18 views

Uploaded by eliarestrepo

Estudio de suelos

- Metode Konstruksi Reklamasi Pantai
- Settlement Prevision of Piles Under Vertical Load_castelli2003
- Compressive Pile Load Test on CFA Piles & on a Driven Timber Pile
- 110001 Blue Plains Project Summary
- Gz 2412431253
- 9 Numerical Evaluation of Deep Foundations in a Tropical Soil
- 5 - Piles
- 1114civej05.pdf
- Calculation All
- 67_Massimino
- Cyclic Axial Behavior of Piles and Pile Groups in Sand
- Glina - Conclusions (Eng) - 06.10.2017
- Proceedings on Design and Construction of Deep Foundation FHWA
- 359 Wide Storage Tanks on Piled Foundations.pdf
- Five Dif Methods for Det Pile Capacity.pdf
- 6)Pile Foundations
- Modeling Sheet Pile in STAAD
- RCC Detail Design of Bridge No.-422
- STUDY ON BEHAVIOUR OF PRESTRESSED CONCRETE BRIDGE WITH & WITHOUT SOIL INTERACTION
- Top Down Method

You are on page 1of 17

journal homepage: www.elsevier.com/locate/compgeo

Research Paper

founded in a tropical soil of the Midwestern Brazil

C.C. Mendoza a,, R. Cunha b, A. Lizcano c,1

a

Department of Civil and Environmental Engineering, University of Braslia, Braslia, DF, Brazil

c

SRK Consulting, Vancouver, Canada

b

a r t i c l e

i n f o

Article history:

Received 7 July 2014

Received in revised form 3 September 2014

Accepted 12 September 2014

Available online 3 April 2015

Keywords:

Standard pile group

Piled raft

Hypoplasticity

Finite element analysis

Load test

Tropical soil

Foundation design

a b s t r a c t

This paper presents and discusses the behavior of standard groups and piled rafts constructed with helical screw piles founded in the typical soil of the Federal District of Brazil (DF). The paper initially

characterizes the soil deposit of a new Experimental Site in the DF via laboratory (standard characterization, triaxial) and eld (standard penetration and at dilatometer) tests. It then moves to explain a

recently adjusted (hypoplasticity) constitutive model that takes on consideration the inherent soils structure to simulate the behavior of this typical geotechnical material. The model was calibrated via point

load test analyses and incorporated into a nite element methodology (FEM) routine internal to the traditional Abaqus software. Real scale eld load tests on standard pile groups and piled rafts executed with

this pile type were carried out in the new site. FEM analyses were used to calibrate the model and to

expand the knowledge on the shearing mechanisms, generated stresses, displacement elds, load sharing, group efciency, and on the contribution of the supporting raft to the overall systems performance.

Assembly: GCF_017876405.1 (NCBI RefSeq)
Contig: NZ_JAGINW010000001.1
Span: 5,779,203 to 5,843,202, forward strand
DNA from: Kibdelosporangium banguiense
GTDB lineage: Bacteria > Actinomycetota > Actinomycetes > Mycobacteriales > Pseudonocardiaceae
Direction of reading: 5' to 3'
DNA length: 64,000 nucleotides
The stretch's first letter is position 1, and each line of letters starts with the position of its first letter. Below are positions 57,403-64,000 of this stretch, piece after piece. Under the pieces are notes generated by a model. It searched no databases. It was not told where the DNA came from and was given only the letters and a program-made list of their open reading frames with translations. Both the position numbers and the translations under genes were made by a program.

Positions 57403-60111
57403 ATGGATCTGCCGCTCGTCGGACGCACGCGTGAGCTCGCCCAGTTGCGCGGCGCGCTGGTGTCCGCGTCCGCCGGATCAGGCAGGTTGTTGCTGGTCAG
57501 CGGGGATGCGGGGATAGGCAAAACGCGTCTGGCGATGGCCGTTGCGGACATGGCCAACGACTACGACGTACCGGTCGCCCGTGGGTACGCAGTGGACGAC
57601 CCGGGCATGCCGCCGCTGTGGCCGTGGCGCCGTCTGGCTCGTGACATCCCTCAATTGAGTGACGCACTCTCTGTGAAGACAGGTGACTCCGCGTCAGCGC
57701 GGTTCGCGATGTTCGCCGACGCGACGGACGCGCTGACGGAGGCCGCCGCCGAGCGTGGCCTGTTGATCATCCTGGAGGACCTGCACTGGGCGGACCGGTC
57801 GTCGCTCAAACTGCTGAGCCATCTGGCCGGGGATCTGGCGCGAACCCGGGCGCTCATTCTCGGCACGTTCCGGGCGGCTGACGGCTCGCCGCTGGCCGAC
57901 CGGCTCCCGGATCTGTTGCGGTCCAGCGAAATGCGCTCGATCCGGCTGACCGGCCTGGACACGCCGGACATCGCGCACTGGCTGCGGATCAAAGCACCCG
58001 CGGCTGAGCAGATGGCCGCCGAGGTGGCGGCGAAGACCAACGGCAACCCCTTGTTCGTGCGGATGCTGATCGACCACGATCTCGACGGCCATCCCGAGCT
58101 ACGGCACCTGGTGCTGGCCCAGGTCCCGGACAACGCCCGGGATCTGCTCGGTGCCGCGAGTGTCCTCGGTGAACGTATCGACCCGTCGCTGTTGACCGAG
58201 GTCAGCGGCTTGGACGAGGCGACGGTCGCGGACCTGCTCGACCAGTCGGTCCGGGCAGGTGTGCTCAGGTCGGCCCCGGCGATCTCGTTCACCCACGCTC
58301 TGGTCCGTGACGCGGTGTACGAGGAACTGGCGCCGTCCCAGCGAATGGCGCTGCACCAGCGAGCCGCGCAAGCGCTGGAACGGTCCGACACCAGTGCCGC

Conclusions of practical and academic interest are given for this new type of foundation employed in the

region.

2015 Elsevier Ltd. All rights reserved.

1. Introduction

The city of Brasilia, the Brazilian capital, is situated in the

Midwest central area of the country, a at plateau with a common

(tropical) soil deposit. Generally speaking, this region contains in

its initial few meters a highly weathered, laterized and collapsible

clayey type soil, locally known as the Braslia porous clay. Research

theses and past publications from the University of Braslia (UnB),

as those from Araki [1], Cunha et al. [2], Cardoso [3], Mota [4] or

Anjos [5] have already extensively studied this material and others

in the DF. Since it covers more than 80% of the districts surface, it is

also logical to study the behavior of deep foundation systems in a

site with similar characteristics, specially for piled rafts where the

soil-raft contact do intervene in the mechanical performance of the

system.

Alluvial Anker piles, as locally known in Braslia, are a modied

type of the common helical screw pile (well described by Clayton

[6]). It has recently been introduced in construction sites in this

city [7] where the soil reinforcement is done underneath bridge

or viaduct abutments. It can also be adopted for light foundations

Corresponding author.

1

Previously with Geotechnical Research Group at the University of Los Andes.

http://dx.doi.org/10.1016/j.compgeo.2014.09.010

0266-352X/ 2015 Elsevier Ltd. All rights reserved.

Although it is not a new foundation technology, its usage, design,

and mechanical behavior, still lacks a better understanding for

the tropical deposits in which it is currently being founded.

Therefore, this paper focuses on the experimental behavior, on

the numerical simulation, and on the derived traditional variables

for group and piled raft systems, constructed in the tropical soil of

the DF with this pile type.

Real (large) scale load tests on several foundation systems constructed in a new Experimental Site in this city were carried out.

The site was thoroughly investigated via laboratory and in situ

tests in order to provide backbone data to calibrate geotechnical

models. The hypoplasticity was then adopted as the framework

for the constitutive model to be assessed herein. This model, with

the incorporation of the soils cementing structure, was further